Motion made, and Question proposed, "That leave be given to bring in a Bill to appoint a Commission to inquire as to the need for the inspection of Monastic and Conventual Institutions." —(Mr. T. L. Corbett.)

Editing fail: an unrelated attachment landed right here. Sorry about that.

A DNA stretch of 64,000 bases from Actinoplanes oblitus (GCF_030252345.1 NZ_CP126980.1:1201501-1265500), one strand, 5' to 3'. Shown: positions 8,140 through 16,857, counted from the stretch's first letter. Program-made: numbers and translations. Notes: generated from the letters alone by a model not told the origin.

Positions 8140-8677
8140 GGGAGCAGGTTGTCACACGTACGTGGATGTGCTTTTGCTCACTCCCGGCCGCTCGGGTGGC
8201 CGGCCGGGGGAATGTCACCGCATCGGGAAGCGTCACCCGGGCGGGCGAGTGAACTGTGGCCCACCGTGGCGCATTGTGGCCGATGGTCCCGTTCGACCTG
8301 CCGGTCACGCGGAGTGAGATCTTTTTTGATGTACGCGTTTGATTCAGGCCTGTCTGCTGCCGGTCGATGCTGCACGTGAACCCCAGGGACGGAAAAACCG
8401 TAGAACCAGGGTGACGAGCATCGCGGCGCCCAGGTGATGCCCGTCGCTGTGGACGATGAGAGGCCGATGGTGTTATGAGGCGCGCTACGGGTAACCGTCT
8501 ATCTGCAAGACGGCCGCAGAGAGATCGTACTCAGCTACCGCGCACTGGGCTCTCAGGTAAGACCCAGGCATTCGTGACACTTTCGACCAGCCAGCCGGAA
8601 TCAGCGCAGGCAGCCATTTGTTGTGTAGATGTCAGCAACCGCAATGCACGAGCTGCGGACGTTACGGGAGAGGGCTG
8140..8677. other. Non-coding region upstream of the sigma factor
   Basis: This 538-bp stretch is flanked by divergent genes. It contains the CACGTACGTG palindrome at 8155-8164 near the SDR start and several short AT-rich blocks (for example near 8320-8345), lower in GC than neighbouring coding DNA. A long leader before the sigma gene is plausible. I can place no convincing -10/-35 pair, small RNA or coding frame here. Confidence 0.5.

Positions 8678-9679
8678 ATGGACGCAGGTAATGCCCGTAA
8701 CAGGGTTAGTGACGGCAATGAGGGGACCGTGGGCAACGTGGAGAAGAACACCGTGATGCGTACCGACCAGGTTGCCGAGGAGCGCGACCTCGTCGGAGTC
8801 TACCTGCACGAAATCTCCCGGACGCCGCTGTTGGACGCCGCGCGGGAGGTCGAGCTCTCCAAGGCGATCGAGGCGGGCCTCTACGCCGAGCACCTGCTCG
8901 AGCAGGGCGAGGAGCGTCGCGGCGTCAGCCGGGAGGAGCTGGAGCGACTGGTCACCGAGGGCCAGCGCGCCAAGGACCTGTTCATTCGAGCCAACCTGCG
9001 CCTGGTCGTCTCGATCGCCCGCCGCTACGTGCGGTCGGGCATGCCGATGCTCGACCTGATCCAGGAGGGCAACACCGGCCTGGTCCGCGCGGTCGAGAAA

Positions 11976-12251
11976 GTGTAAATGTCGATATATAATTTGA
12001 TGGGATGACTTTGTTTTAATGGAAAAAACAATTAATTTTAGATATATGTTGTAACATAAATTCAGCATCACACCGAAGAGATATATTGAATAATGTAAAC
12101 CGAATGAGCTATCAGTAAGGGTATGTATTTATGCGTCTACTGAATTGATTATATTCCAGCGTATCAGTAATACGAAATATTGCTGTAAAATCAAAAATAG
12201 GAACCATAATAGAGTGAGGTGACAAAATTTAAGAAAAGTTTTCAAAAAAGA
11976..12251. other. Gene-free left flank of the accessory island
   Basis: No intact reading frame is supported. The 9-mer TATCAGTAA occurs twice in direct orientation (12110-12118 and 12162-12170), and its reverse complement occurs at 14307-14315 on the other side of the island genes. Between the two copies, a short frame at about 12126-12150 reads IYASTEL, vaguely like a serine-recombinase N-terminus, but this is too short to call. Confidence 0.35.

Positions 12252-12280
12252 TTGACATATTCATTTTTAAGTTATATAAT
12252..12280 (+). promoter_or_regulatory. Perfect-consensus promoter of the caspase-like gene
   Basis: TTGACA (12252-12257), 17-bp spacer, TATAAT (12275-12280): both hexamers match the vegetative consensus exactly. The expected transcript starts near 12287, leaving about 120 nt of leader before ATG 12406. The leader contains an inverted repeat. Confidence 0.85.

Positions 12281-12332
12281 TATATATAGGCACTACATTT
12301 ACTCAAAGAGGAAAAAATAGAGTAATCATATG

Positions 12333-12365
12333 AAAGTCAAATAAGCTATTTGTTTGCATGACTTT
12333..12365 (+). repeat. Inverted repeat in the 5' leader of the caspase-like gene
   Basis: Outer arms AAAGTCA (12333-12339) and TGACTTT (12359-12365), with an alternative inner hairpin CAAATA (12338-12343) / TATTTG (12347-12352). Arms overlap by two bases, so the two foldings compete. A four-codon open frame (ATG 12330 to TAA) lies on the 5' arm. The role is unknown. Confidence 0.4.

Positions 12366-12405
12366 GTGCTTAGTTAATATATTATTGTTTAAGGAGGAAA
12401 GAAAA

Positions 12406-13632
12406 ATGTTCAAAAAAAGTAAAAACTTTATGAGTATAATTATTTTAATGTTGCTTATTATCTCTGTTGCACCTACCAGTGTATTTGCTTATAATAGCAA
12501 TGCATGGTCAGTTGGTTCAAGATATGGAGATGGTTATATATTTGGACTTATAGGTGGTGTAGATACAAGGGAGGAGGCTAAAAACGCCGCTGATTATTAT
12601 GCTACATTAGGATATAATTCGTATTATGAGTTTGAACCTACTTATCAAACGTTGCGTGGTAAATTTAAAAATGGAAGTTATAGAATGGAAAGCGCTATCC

thought it would have occurred to most hon. Members that it was strange, to say the least of it, if the hon. Member for North Down was so anxious to have legislation passed on the subject dealt with by his Bill, that he had deferred its introduction until so late in the session. He could not have the slightest expectation that, under any circumstances whatever, the Bill could become law this year, even if it received the support of every Member of the House, which it did not. Therefore, he thought that many hon. Members would be forced to the conclusion that the hon. Member had introduced his Bill without any hope of its making progress or becoming law, but that it had been introduced rather in the nature of a demonstration which was now becoming to be regarded as an annual institution. Exactly twelve months ago the hon. Member introduced a similar measure, and his speech upon that occasion was somewhat similar to the statement they had just heard. Leave to introduce the Bill was then refused by an enormous majority. He had not the slightest doubt that a majority equally large would register the same opinion when a division was taken that afternoon. The hon. Member for North Down had appealed to hon. Members opposite on the ground that the Bill was not a Party measure nor intended to give offence to any section; on the contrary, he said it was a measure having for its purpose the prevention of the holding in bondage in convents or monastic institutions in this country. He thought he need hardly tell hon. Gentlemen opposite that these periodical attacks upon monastic and conventual institutions, in Ireland more particularly than in England, invariably emanated from the same quarter, which represented that narrow section of opinion known as "Orangism" in Ireland. The insinuation contained in the proposal of the hon. Gentleman carried with it the grossest offence and insult to the vast majority of not only the Catholic population of those islands, but of the "population of all religions. If the hon. Member's Bill meant anything at all it meant that at the commencement of the 20th century things were being done in monasteries, convents, and religious institutions which were unable to bear the light of day, and required the strictest investigation. He thought it was necessary, on behalf of the people of Ireland and England, to say that they resented that insinuation in the strongest possible manner. Everyone knew that the most magnificent work, educational and otherwise, was done by the inmates of those convents and schools; and it was altogether too late in the day to hope to succeed in arousing sentiments of bigotry and intolerance in that House, the Members of which, he was sure, would show by their votes that they believed there was